Physicians Face Ethical Conflicts with Religious Hospitals
Synopsis: Primary care physicians nationwide face clinical ethical conflicts with religious hospitals. This study is the first to systematically ask physicians whether religious hospital policies conflict with their judgment. We found that for a significant number of physicians, they do. 96% of all primary care physicians believe physicians should adhere to hospital policy. 85% of physicians thought a doctor facing conflict with religious policies should refer the patient to another hospital.
Primary care physicians nationwide face clinical ethical conflicts with religious hospitals. Nearly one in ten primary care physicians in the United States has experienced a conflict with a religiously-affiliated hospital or practice over religious policies for patient care, researchers from the University of Chicago report in a paper published early online in the Journal of General Internal Medicine.
Younger and less religious physicians are more likely to experience these conflicts than their older or more religious peers. Most primary care physicians feel that when clinical judgment conflicts with religious hospital policy, physicians should refer patients to another institution.
"Religious hospitals represent nearly 20 percent of our health care system," said study author Debra Stulberg, MD, instructor of family medicine and of obstetrics and gynecology at the University of Chicago. "Yet we know little about how religious policy affects the care doctors give to patients. This study is the first to systematically ask physicians whether religious hospital policies conflict with their judgment. We found that for a significant number of physicians, they do."
The study surveyed a representative sample of U.S. family physicians, general internists and general practitioners in 2007. Physicians were asked whether they had worked in a religiously-affiliated hospital or practice, if so, whether they had ever faced a conflict with the hospital or practice over religious policies for patient care, and what a physician ought to do if a patient should need a medical intervention and the hospital in which the physician works prohibits that intervention because of its religious affiliation.
Responses showed that 43 percent of primary care physicians have practiced in a religiously-affiliated setting. Of these, 19 percent experienced conflict with religious policies.
Ninety-six percent of all primary care physicians believe physicians should adhere to hospital policy. Eighty-five percent of physicians thought a doctor facing conflict with religious policies should refer the patient to another hospital. Ten percent endorsed recommending an alternate treatment that is not prohibited by the religious hospital.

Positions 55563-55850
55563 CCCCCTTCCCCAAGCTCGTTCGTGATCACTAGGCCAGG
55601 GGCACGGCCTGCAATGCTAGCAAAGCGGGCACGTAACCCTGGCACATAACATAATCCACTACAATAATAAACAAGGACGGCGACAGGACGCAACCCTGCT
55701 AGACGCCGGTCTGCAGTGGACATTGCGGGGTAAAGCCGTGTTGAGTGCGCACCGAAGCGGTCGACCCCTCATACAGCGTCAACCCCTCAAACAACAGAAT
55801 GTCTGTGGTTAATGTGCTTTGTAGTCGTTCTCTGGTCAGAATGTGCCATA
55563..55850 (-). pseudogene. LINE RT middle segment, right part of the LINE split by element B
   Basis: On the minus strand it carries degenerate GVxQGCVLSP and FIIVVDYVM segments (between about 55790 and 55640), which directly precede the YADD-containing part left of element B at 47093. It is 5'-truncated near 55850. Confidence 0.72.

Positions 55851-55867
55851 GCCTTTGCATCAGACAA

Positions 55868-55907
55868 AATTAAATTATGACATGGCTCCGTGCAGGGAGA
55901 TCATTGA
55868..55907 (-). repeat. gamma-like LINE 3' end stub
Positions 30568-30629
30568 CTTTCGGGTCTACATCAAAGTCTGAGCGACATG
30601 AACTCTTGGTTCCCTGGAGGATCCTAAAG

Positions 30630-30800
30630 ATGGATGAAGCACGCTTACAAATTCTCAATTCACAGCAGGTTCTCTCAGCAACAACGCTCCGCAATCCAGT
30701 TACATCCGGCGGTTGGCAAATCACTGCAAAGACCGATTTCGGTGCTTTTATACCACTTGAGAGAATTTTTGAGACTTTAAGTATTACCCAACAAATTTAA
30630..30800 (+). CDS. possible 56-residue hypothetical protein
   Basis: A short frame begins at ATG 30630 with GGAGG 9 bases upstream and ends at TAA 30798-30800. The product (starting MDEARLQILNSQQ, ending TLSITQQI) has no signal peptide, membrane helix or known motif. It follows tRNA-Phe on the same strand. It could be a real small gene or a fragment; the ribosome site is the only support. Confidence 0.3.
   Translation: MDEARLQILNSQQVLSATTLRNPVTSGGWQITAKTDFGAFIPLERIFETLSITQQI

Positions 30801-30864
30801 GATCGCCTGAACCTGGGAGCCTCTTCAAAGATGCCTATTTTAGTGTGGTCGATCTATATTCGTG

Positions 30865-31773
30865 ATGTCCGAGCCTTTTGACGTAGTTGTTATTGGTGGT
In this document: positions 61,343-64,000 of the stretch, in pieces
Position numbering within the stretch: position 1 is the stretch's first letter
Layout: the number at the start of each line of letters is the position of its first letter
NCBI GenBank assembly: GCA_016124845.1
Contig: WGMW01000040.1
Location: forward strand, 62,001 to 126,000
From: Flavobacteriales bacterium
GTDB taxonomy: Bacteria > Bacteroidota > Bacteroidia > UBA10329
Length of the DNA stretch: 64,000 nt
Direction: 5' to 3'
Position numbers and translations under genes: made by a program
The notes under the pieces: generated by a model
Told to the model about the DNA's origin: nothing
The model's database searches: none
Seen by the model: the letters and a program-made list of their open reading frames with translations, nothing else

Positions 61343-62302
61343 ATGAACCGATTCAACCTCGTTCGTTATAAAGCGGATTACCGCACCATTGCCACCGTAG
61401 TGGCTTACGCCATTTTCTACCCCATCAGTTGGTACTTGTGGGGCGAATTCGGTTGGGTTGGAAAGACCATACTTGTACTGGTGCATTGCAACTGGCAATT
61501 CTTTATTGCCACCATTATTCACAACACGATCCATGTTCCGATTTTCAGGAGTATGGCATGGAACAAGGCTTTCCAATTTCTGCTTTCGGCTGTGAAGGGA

"Primary care physicians routinely see patients facing reproductive health or end-of-life decisions that may be restricted in religious health care institutions, so we were not surprised to learn that nearly one in five of the physicians who have worked in a religious setting have faced a conflict with their hospital," Stulberg said.
The authors worried that it could be more difficult for physicians practicing in underserved communities to refer patients, when appropriate, to non-religious institutions, especially for time-sensitive but restricted interventions, such as emergency contraception. Whether such delays could be harmful, they note, "depends on one's beliefs about the intervention itself."
"We found that the physicians who work in religious hospitals and practices are a diverse group, from a wide range of religious and personal backgrounds," she added, "so hospitals sponsored by a specific religious denomination have providers who may not share their beliefs."
The Greenwall Foundation and the National Center for Complementary and Alternative Medicine funded this story. Additional authors include Ryan Lawrence and Farr Curlin of the University of Chicago and Jason Shattuck of Michigan State.
This quality-reviewed publication pertaining to our Rehabilitation and Hospitals section was selected for circulation by the editors of Disabled World due to its likely interest to our disability community readers. Though the content may have been edited for style, clarity, or length, the article "Physicians Face Ethical Conflicts with Religious Hospitals" was originally written by University of Chicago Medical Center, and submitted for publishing on 2010/04/09 (Edit Update: 2021/06/13). Should you require further information or clarification, University of Chicago Medical Center can be contacted at the uchicagomedicine.org website. Disabled World makes no warranties or representations in connection therewith.
📢 Discover Related Topics
👍 Share This Information To:
𝕏.com Facebook Reddit
Page Information, Citing and Disclaimer
Disabled World is an independent disability community founded in 2004 to provide disability news and information to people with disabilities, seniors, their family and/or carers. See our homepage for informative reviews, exclusive stories and how-tos. You can connect with us on social media such as X.com and our Facebook page.
Permalink: <a href="https://www.disabled-world.com/medical/rehabilitation/religious-hospitals.php">Physicians Face Ethical Conflicts with Religious Hospitals</a>
Cite This Page (APA): University of Chicago Medical Center. (2010, April 9). Physicians Face Ethical Conflicts with Religious Hospitals. Disabled World. Retrieved March 2, 2024 from www.disabled-world.com/medical/rehabilitation/religious-hospitals.php
Disabled World provides general information only. Materials presented are never meant to substitute for qualified professional medical care. Any 3rd party offering or advertising does not constitute an endorsement.